While the list of prospective issuers with credit ratings is lengthy, literature is sparse on how ratings from multiple credit rating agencies (CRAs) affect the performance of a company’s initial public offering (IPO). Our research is motivated by the lack of such literature and by Sangiorgi and Spatt (2017), who argue that multiple ratings are socially optimal if the benefit of the additional rating outweighs the cost of information production. This argument aligns with the “shopping hypothesis” and “information production hypothesis” of Bongaerts et al. (2012). Under the former hypothesis, issuers “shop” for an additional rating in hopes of improving their rating, while under the latter hypothesis, investors are averse to uncertainty, which is reduced by additional ratings.
Based on the total number of IPOs on U.S. stock exchanges from January 1, 1997, to December 31, 2016, and ratings provided by the three leading U.S. CRAs – Fitch, Moody’s, and Standard & Poor’s, we find that the preferred CRA among issuers is S&P, followed by Moody’s and then Fitch. Also, descriptive statistics indicate that Moody’s rating criteria are stricter than S&P’s.
To the best of our knowledge, this is the only study to investigate multiple credit ratings as a means of signaling the quality of an upcoming equity offering. We find that multiple credit ratings reduce the IPO underpricing and the magnitude of the revision of the filing price more than single ratings do. Economically, this translates into an average increase in IPO proceeds of $17.47 million for the average-sized IPO firm.
To explore how the ratings affect IPO underpricing, we review the impact of their levels on the IPO’s initial returns. We find that, while the level of the rating for single-rated firms does not matter, it does for multi-rated firms. Moreover, we consider whether companies with ratings between BB and BBB — on the borderline between investment and non-investment grade — seek to obtain more than one rating. Our findings suggest that 83 percent of such companies do, suggesting that they are more likely to seek multiple credit ratings to improve their creditworthiness.
Further, we provide new evidence about the impact of credit rating dispersion on IPO underpricing by using the difference between each firm’s second and first rating as a measure of credit analysts’ optimism or pessimism. In particular, optimism (pessimism) corresponds to a stronger (weaker) second rating. We find a negative (positive) and highly significant association between credit analyst optimism (pessimism) and underpricing. In other words, the greater the analyst’s optimism (pessimism) the lower (higher) the IPO underpricing. Moreover, our findings show that firms with a higher second rating experience an average increase in their IPO proceeds of $18.50 million.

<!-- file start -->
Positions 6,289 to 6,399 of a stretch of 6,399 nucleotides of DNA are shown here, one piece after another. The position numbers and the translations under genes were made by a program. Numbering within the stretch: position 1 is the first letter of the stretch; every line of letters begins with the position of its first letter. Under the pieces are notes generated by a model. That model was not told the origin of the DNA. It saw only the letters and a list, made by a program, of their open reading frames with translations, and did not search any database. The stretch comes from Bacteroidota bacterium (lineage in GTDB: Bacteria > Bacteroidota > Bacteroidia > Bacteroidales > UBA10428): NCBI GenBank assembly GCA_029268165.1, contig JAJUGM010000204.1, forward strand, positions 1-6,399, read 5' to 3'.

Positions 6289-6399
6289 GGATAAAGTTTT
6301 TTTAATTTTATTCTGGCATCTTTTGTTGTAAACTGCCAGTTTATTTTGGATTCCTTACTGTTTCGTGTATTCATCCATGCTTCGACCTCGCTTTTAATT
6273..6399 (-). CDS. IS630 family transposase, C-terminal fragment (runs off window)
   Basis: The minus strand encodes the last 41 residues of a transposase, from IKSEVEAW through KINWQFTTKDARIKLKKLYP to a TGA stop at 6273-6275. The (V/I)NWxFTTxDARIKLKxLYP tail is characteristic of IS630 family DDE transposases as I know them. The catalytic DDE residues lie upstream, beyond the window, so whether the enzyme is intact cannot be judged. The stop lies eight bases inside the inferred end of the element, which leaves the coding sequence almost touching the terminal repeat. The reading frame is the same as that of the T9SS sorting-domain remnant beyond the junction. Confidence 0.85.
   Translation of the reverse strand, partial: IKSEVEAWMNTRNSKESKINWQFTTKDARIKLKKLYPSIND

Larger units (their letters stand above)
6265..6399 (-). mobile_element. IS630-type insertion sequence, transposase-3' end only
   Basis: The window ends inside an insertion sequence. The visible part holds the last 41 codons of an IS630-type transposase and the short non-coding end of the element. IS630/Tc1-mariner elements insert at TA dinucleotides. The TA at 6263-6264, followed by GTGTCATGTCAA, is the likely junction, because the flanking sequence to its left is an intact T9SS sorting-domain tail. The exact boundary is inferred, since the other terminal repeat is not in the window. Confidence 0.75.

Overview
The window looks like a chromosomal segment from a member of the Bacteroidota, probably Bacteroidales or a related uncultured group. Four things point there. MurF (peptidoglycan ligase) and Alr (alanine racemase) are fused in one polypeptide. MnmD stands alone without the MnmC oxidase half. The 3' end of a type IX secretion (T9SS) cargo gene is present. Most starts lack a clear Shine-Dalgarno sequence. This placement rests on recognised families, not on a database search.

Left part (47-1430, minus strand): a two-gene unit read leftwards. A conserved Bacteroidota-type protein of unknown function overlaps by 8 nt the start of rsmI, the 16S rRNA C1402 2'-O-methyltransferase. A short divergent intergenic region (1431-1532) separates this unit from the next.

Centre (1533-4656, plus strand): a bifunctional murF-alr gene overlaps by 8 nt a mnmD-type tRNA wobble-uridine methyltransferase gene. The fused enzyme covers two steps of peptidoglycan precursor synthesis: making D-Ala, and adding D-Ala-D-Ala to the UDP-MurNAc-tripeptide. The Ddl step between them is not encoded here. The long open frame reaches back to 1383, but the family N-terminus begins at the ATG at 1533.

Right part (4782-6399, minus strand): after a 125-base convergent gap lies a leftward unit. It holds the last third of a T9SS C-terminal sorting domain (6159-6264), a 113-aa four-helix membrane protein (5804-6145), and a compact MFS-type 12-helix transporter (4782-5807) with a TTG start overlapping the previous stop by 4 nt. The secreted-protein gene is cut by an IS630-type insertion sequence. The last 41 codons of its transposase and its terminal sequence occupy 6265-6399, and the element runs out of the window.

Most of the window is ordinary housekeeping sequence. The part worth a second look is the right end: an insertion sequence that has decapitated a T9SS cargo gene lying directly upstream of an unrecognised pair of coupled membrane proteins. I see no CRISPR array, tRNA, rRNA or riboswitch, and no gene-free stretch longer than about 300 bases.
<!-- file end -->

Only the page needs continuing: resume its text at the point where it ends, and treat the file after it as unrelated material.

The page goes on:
IPOs are known for their underperformance in the long run, with a large proportion of issuers failing to survive during the first three years. That may affect CRAs’ confidence in their ratings and how they rate firms with high leverage but a relatively short history of published financial statements. Hence, we explore the likelihood of survival (default) for companies that decide to go public with multiple credit ratings and compare it with companies with either a single rating or no rating.
Survival analysis is an econometric technique used extensively in the literature examining the determinants of IPO firm survival. The survival function projects the probability that a firm survives a specified period of time. For example, if multiple ratings increase the survival rate of an issuing firm, then the curve of the survival function for multi-rated companies will be above the curve of firms with either no rating or just one.
Figure 1 shows that the survival function five years after the IPO for firms with multiple ratings exceeds the equivalent function for firms with no rating or a single rating. Time widens the gap between the three types of firm. Figure 2 shows that, two years after the IPO, the curve for the multi-rated firms is below the curves for the firms with a single or no credit rating, and the corresponding vertical distance between the curves increases substantially over time. These results show that firms with multiple ratings are more likely to survive and less likely to default.
Figure 1. Kaplan–Meier Survival Estimates
Figure 2. Nelson–Aalen Cumulative Hazard Estimates
Our study makes an important contribution to the debate about the value of obtaining multiple credit ratings. It suggests that multiple credit ratings (and their levels) reduce IPO underpricing and the price revisions. Moreover, we offer new insights into the survival of firms that engage in IPOs, arguing that companies with multiple ratings have a higher chance of survival.
Bongaerts, D., Cremers, K.M. and Goetzmann, W.N., 2012. Tiebreaker: Certification and multiple credit ratings. The Journal of Finance, 67(1), pp.113-152.
Griffin, P.A., Hong, H.A., Ryou, J.W., 2018. Corporate innovative efficiency: Evidence of effects on credit ratings. Journal of Corporate Finance, 51, pp.352-373.
Sangiorgi, F. and Spatt, C., 2017. Opacity, credit rating shopping, and bias. Management Science, 63(12), pp.4016-4036.
This paper comes to us from professors Marc Goergen at IE Business School and the European Corporate Governance Institute, Dimitrios Gounopoulos at the University of Bath, and Panagiotis Koutroumpis at Queen Mary University London and City University London. It is based on their recent paper, “Do Multiple Credit Ratings Reduce Money Left on the Table? Evidence from U.S. IPOs,” available here.